This doesn’t have to be an intense two hour work out at the gym, busting sweat and building gains. Why not take a pleasant jog in the park; flaneur on fast forward? Or maybe take a bike ride? If you’re lucky enough to live close to some natural areas such as rivers, lakes or forests then why not go exploring for a day? Any physical activity that raises the pulse is essentially exercise, so use that definition to embrace a healthy day to yourself (or even with others) and explore the wonders of the world around you!

“I prefer the medium of improvised interpretive dance”

Volunteer

Providing a service to your fellow humans is one of the most satisfactory experiences one can have. Knowing that your actions, no matter how seemingly small, have benefited a member of your community, can  really give you a sense of accomplishment and a feeling that your time has been well invested. Who doesn’t love having a positive effect on the people around them?

Suggestions for things to do: go to work at your local soup kitchen, go and walk some dogs at your local animal rescue shelter, or even go and visit a retirement home and play bridge for the afternoon. It doesn’t have to be anything back-breaking or spectacular, sometimes merely spending some time in someone’s company can be enough, or offering to do things for those who cannot help themselves (like tasks around the house for an elderly neighbour).

You’ll make the world a better place! Not bad for a Sunday, eh?

“Pay it forward, you’ll thank the universe later in life”

Learn a Language

Hola! Bonjour! Terve! 您好! здравствуйте! If you don’t understand any of these, perhaps a new language would be a great way to spend this weekend. I’m not talking about total fluency, but learning a few key phrases can benefit you in many ways; for work, for travel, for friendship, for movies, or for the health of your brain. There is evidence to suggest that being bi-lingual can help to stave off dementia in adults, so get a jump-start on your studies now!

Practically, the best motivation many have to learn a language is if they know they are going to be visiting a place where the language is spoken. The way we understand that sentence here at IQ is that we should go and book ourselves a holiday and then use that as motivation to spend this Sunday learning a language. Join us!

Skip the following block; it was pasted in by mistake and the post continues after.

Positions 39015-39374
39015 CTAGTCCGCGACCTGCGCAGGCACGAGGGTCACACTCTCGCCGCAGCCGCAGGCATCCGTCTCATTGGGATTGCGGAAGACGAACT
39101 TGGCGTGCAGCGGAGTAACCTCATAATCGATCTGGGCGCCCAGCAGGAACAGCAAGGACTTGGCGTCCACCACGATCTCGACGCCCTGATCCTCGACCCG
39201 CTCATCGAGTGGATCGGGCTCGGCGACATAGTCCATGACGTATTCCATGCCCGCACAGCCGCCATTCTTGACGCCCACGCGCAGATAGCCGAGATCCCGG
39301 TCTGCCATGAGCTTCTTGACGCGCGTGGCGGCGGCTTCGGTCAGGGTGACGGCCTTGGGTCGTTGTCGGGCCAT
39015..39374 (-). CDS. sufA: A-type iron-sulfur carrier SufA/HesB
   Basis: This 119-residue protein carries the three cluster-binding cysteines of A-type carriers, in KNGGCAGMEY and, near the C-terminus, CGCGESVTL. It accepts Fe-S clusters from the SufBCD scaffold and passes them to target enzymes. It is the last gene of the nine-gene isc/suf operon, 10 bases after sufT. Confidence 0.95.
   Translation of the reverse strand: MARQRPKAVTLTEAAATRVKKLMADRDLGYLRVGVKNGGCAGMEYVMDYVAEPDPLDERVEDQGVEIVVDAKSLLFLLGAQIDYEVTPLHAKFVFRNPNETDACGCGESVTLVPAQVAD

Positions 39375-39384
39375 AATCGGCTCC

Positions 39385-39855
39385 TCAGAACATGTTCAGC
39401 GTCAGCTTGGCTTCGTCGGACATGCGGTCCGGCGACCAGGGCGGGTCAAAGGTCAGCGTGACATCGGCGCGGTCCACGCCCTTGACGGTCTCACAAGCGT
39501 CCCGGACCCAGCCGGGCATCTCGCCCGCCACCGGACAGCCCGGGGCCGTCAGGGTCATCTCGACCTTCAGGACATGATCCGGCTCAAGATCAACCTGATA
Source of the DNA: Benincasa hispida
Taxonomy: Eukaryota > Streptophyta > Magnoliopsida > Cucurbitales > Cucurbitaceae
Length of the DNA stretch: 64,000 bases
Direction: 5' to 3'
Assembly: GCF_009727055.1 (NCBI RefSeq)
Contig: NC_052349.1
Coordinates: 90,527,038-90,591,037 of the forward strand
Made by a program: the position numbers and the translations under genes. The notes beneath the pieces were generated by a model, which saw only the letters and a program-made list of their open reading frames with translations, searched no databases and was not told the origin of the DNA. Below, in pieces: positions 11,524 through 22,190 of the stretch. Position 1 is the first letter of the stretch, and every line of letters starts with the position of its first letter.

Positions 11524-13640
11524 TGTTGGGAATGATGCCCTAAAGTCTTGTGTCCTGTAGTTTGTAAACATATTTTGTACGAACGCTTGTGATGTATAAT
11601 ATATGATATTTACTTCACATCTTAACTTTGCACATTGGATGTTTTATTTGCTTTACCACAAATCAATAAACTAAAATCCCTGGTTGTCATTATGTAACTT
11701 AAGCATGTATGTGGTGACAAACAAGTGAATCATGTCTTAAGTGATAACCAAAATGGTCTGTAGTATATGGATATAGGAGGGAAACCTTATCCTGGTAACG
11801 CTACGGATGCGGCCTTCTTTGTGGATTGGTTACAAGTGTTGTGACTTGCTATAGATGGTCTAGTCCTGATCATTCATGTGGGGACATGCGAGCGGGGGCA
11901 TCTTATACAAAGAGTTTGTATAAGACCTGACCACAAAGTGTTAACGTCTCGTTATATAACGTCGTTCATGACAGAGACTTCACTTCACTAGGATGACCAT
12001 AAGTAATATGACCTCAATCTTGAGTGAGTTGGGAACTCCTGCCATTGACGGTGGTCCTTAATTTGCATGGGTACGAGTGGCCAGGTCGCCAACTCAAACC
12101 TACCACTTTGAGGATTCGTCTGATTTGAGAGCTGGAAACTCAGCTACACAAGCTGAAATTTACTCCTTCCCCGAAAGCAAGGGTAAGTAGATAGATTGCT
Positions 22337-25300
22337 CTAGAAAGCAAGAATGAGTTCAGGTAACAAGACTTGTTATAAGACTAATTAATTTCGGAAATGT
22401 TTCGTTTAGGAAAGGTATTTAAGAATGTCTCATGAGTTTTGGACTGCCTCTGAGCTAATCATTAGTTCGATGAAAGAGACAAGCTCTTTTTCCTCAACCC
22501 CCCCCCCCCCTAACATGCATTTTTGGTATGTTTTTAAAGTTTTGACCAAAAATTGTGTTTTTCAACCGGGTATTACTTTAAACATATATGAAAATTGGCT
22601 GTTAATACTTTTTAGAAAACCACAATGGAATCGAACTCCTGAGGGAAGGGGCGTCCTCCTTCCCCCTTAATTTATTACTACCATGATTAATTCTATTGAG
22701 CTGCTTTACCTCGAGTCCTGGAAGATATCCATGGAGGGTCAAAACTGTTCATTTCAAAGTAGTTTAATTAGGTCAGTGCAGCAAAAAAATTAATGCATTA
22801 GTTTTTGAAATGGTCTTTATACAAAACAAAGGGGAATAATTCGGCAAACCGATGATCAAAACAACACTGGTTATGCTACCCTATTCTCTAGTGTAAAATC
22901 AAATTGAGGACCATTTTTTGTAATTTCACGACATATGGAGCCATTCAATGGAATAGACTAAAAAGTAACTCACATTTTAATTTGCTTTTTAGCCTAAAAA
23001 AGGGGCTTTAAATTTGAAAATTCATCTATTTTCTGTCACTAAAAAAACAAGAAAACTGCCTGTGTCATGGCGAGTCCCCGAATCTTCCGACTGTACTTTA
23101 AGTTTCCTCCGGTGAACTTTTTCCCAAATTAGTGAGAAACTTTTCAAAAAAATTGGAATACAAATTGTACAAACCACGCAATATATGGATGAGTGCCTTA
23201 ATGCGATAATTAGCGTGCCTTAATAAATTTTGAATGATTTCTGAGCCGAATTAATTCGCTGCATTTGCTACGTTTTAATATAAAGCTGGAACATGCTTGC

“I learned Swedish because, you know, stereotype”

Call Family

The big one; the phonecall to the ‘rents. As time marches on, we still need to reconnect with family as often as possible, no matter how much life tries to get in the way. Maybe you’ve got a younger sibling who’s off in the city and might appreciate a little chat, or a grandparent who’s retired and spending a lot of time gardening but might fancy a little chin-wag. Don’t forget ma and pa, who I’m sure will always appreciate a chance to chew the cud with their spawn.

“Don’t forget all that your family did for you”

What do you like to do on a Sunday besides veg out in front of a computer or TV? Do you feel something essential is missing from this list that you can’t stand? Or is there something here you think is utterly ridiculous. As always, comments are appreciated.

Let us know what you are planning for this Sunday!

Special thanks to anankkml, arztsanui, Feelart, Gualberto107, imagerymajestic, khunaspix, Serge Bertasius Photography, stockimages, tuelekza, vectorolie, vegadsl and Witthaya Phonsawat @ FreeDigitalPhotos.net for use of their photos in this blog.

© Itchy Quill and ItchyQuill.WordPress.com, 2015

✏Idiomics – The History of More of Your Favourite Idioms 🌏🎓

title version 2I was discussing recently the idea of innate intelligence. As in, what separates us from each other in terms of intellectual ability. I am intrigued by the question of whether there is even a way to truly rank people in regards to intelligence, especially when it often appears that there are so many types of intelligence. As Einstein once said: “Everybody is a genius. But if you judge a fish by its ability to climb a tree, it will live its whole life believing that it is stupid.” So imagine my dismay when the person I was discussing this with asked me if I had heard about the ‘super IQ’ test invented by Ronald K. Hoeflin. I, of course, had not, and was perplexed how this was supposed to answer my initial enquiry. My friend then said he knew one of the questions, and so proudly asked me, “Teeth is to Hen, as Nest is to … what?”

“Quick Jerry, hide your fangs. They’re onto us”